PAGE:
Director, Regional Economics and Applications Laboratory
Full Professor, Department of Agricultural and Consumer Economics
I direct the Regional Economics Applications Laboratory since 2016. After 27 years at the Head of REAL, Prof. Geoffrey Hewings decided to retire from this position.
I hold a Full Professor position in the Department of Agricultural and Consumer Economics with affiliation in the Department of Urban and Regional Planning. I received my doctorate in Economics from the University of Pau, France, in June 2004 after spending two years at REAL. REAL is also the place I went to for a one-year post-doctoral stay in 2004-2005 which was followed by another year at the Department of Spatial Economics of the Free University of Amsterdam, the Netherlands.
I was an Assistant Professor and then an Associate Professor in the Department of Geography and Regional Development of the University of Arizona over 2006-2015. While in Arizona, I co-founded the Regional Economics And Spatial Modeling laboratory which was a small-scale version of REAL.
My research interests focus on regional science in general and economic growth, regional development policies, innovation and the economic impact of climate change in particular. In addition to the traditional estimation of the dynamics at work, I study each of these fields by modelling and measuring the spatial interactions that take place between regions. An example would be the presence of spillover effects when regional policies are implemented to correct economic imbalances. In that purpose, I use various tools of regional science but mostly spatial statistics, spatial econometrics and interregional input-output. I have published several articles on these topics and with those tools – some of them co-authored with my past and current graduate students – and I have been awarded various prizes and grants my work.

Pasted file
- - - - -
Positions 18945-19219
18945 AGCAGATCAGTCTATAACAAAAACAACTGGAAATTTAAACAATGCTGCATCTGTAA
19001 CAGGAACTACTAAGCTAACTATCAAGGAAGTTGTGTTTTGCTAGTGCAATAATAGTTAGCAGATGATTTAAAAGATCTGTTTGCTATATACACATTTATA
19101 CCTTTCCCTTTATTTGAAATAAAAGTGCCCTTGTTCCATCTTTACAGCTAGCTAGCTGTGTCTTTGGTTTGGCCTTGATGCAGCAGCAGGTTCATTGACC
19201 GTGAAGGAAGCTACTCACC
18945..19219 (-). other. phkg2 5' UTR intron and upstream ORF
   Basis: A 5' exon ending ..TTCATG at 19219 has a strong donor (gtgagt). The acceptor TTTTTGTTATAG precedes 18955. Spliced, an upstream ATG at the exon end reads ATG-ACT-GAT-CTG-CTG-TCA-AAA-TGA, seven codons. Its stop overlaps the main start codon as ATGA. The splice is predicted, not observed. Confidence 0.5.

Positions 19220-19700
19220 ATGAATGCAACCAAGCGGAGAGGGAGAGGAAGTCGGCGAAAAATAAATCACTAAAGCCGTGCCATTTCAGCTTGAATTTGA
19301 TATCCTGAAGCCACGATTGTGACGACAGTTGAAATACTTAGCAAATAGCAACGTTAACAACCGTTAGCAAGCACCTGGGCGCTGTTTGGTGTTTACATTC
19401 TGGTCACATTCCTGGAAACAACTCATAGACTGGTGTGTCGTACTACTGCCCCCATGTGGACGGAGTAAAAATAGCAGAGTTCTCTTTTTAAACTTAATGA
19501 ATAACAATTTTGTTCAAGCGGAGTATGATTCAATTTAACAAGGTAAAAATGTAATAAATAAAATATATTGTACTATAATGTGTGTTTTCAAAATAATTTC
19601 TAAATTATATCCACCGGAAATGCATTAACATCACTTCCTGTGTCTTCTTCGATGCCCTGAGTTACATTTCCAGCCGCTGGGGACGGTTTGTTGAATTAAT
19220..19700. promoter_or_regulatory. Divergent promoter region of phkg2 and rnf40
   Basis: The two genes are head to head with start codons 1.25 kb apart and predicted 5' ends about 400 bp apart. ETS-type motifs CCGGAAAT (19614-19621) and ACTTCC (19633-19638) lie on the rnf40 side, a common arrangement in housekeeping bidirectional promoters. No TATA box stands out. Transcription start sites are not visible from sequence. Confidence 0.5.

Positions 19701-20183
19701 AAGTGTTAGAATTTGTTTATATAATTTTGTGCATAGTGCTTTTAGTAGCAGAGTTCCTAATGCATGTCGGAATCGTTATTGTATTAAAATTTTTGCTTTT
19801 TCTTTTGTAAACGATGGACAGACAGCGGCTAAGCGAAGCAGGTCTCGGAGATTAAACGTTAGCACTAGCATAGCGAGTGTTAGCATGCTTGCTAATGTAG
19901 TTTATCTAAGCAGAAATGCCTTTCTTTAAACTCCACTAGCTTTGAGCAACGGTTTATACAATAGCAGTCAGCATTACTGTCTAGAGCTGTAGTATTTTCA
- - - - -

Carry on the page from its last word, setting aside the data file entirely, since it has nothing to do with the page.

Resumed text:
In 2010 and 2012 I received two grants from the National Science Foundation to work on US regional development policies and the economic geography of R&D investments respectively. My work on climate change and its impact on the US agricultural sector has been supported by grants from the University of Arizona and from the U.S. Department of Agriculture. A large grant from the National Aeronautics and Space Administration supports on-going work on the economic impact of extreme weather events (rainfall in this case).
While the list of my current students is available from the “Students” link, my former students are now employees of the Federal Bank of Mexico, South Korea’s Ministry of Labor, faculty members or hold positions in the private sector. In addition to actual students, I periodically host foreign scholars for a short-term research visit at the University of Illinois.